First order of business is serious visa reform
1/9/2002 12:00:00 AM - Phyllis Schlafly
As Congress returns to Washington this month, no business is more important than making our borders secure from potential terrorists. So much needs to be done, but a good start would be speedy passage of the Visa Entry Reform Act (H.R. 3229) sponsored by Rep. Elton Gallegly (R-Calif.).
Our visa system is in shambles. Most, if not all, of the 19 hijackers entered the United States legally with valid visas. This makes it clear that our biggest problem is legal rather than illegal immigration.
Our Immigration and Naturalization Service is unable to cope with the extraordinary numbers. More than 7 million non-immigrants entered our country last year, including 500,000 on student visas.
The INS has identified 315,000 aliens who should be deported but can't be found, and that includes three of the hijackers whose visas had expired. The office of inspector general reported to Attorney General John Ashcroft, "There is no evidence that the INS can locate illegal aliens who remain in the U.S."
On July 28, the French foiled a major suicide bombing of the U.S. Embassy in Paris by arresting Jamal Beghal for a forged visa extension. We might have avoided the World Trade Towers tragedy if U.S. officials had arrested the hijackers who had overstayed their visas.
H.R. 3229 would mandate the creation of a centralized, comprehensive, computerized "LookOut" database to screen visa applicants in order to identify those who are inadmissible or deportable. This LookOut database would be available instantly at all ports of entry, would include biometric data about all applicants, and would track visa holders and non-U.S. residents.
The LookOut database would include the alien's name, his ID and passport number, date of birth, nationality, place of residence in his home country and anticipated U.S. residence, purpose of visit, dates of prior entries and departures from the United States, biometric information, expiration date of visa and visa violations.
The bill provides that, within six months, the attorney general shall establish a plan for the INS to include biometric data, with fingerprints and photographs, on all aliens to whom visas are issued. The bill also provides that, within 30 days, the secretary of state shall establish a terrorist lookout committee within each U.S. Embassy.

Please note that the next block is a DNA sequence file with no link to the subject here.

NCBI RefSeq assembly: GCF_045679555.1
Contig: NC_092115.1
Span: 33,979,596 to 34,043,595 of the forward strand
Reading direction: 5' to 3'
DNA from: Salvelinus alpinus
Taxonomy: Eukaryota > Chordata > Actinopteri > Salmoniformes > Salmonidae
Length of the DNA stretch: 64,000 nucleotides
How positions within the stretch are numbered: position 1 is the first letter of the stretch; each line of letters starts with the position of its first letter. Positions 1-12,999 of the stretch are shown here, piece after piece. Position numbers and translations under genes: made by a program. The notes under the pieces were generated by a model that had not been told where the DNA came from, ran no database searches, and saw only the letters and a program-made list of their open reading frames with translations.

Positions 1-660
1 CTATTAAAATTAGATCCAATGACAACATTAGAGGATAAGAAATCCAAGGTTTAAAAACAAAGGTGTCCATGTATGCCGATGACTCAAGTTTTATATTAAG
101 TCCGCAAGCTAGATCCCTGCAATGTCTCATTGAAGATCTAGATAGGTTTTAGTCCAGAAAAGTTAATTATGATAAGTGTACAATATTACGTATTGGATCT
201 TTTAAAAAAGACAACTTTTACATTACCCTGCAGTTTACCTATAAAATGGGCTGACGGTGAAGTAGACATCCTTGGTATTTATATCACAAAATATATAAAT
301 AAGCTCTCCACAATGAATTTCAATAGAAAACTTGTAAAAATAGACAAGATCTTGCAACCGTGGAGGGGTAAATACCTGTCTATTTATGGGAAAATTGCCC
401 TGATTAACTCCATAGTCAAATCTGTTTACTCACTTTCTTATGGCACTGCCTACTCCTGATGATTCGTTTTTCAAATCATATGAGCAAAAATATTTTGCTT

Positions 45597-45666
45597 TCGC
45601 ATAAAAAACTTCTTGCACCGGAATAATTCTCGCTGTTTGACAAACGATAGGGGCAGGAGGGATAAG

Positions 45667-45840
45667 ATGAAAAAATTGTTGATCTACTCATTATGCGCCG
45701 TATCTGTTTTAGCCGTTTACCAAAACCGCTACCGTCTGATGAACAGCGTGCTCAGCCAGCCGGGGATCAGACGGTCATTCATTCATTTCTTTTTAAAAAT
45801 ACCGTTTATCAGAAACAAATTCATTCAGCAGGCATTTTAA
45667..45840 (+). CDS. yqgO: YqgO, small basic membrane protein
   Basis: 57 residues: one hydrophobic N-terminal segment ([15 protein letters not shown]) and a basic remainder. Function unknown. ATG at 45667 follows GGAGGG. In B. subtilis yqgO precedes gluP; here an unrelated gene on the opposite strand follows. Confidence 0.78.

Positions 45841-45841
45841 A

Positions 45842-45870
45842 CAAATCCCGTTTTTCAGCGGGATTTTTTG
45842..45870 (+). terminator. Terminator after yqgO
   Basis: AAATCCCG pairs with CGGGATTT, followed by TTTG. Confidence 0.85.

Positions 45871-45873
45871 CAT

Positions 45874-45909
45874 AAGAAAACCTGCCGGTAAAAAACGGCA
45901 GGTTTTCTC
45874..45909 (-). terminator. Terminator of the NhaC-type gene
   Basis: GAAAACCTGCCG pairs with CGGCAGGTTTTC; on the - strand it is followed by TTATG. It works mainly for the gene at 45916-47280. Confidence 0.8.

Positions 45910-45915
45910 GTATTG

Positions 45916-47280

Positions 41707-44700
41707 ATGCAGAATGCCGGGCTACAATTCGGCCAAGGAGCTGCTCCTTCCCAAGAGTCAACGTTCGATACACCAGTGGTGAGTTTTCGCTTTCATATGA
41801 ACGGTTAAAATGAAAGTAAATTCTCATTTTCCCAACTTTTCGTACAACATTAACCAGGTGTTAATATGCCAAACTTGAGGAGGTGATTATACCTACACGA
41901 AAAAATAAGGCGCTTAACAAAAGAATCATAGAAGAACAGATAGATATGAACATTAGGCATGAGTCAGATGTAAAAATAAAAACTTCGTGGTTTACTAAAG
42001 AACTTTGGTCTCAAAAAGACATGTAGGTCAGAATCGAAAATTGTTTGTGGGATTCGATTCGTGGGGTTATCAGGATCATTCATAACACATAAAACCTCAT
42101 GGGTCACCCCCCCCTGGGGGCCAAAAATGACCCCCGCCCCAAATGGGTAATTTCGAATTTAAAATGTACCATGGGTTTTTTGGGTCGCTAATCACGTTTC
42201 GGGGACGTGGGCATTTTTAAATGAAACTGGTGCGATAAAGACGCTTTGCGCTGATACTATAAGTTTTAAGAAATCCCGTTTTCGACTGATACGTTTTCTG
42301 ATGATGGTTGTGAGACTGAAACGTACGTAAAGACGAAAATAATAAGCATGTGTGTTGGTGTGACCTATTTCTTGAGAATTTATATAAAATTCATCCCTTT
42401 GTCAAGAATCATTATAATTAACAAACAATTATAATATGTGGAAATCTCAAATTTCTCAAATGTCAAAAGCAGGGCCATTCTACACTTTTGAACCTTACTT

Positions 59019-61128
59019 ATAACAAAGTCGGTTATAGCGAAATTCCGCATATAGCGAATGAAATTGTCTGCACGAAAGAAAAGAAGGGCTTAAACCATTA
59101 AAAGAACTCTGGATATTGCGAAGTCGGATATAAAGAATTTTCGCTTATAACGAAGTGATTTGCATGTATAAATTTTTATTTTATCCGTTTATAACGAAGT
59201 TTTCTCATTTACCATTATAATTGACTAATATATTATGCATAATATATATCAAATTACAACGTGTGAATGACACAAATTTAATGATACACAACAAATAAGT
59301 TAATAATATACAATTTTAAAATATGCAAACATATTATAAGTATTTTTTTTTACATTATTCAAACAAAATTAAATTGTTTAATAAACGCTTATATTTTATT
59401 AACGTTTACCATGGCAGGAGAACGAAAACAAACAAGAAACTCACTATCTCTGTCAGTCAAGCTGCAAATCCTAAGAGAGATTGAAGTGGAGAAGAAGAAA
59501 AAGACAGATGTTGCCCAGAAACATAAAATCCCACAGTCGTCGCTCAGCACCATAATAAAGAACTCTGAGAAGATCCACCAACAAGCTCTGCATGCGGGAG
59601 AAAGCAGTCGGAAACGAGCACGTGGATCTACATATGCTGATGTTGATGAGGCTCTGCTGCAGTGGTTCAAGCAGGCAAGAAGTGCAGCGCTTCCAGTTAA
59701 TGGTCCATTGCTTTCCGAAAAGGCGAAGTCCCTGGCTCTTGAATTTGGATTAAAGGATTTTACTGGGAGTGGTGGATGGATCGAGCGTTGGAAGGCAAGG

H.R. 3229 would require the government to develop a biometric SmartVisa system that would include tamper-proof, machine-readable visas containing biometric identifiers, plus machines to electronically scan and read the visas at each port of entry. The SmartVisa, which would also include the height, weight, hair color, nationality and country of origin, would be issued to each alien seeking entry and would be scanned by a machine-readable scanner upon entry or departure of the alien.
There should be no problem in paying for these procedures. Aliens would be charged a fee to cover the cost of the machine-readable visa service.
H.R. 3229 would also provide that, beginning immediately, every air, land or sea carrier arriving in the United States from a foreign state would be required to provide advance information about each passenger, crew member and other occupants. This must include name, birth date, citizenship, gender, passport number and country of residence.
The bill provides that the government establish procedures to ensure that newly issued identification documents, licenses and permits issued by the United States are designed to prevent fraudulent use or alteration. No visas may be approved without fingerprints or other biometric data.
H.R. 3229 would deny most foreign student visas to nationals of state sponsors of international terrorism. Over the last 10 years, U.S. universities admitted 16,000 students from states that sponsor terrorism.
Applications for student visas would provide full information on the student's identity, address in country of origin, names and addresses of the student's parents and siblings, contacts in the student's country of residence who can verify information, previous work experience, date of enrolling in a U.S. institution, the course to be pursued and its date of termination.
A background check on each foreign student would be conducted prior to the issuance of a visa in order to ensure that the student is eligible for admission and not subject to a bar to reentry as a result of any previous violation of immigration law.
H.R. 3229 would require U.S. educational institutions to provide the following information about each foreign student enrolled: name, address in country of origin and in the United States, date of commencement and termination of studies, degree program and courses of study. Educational institutions would submit quarterly reports on each foreign student's status, and notify the attorney general whenever a foreign student fails to enroll, withdraws, or violates the terms of the visa.
A Fox News/Opinion Dynamics poll reports that 65 percent of Americans favor "temporarily sealing U.S. borders and stopping all immigration in the United States during the war on terrorism." Tell your Member of Congress to co-sponsor H.R. 3229 now and also to order a time-out on all immigration.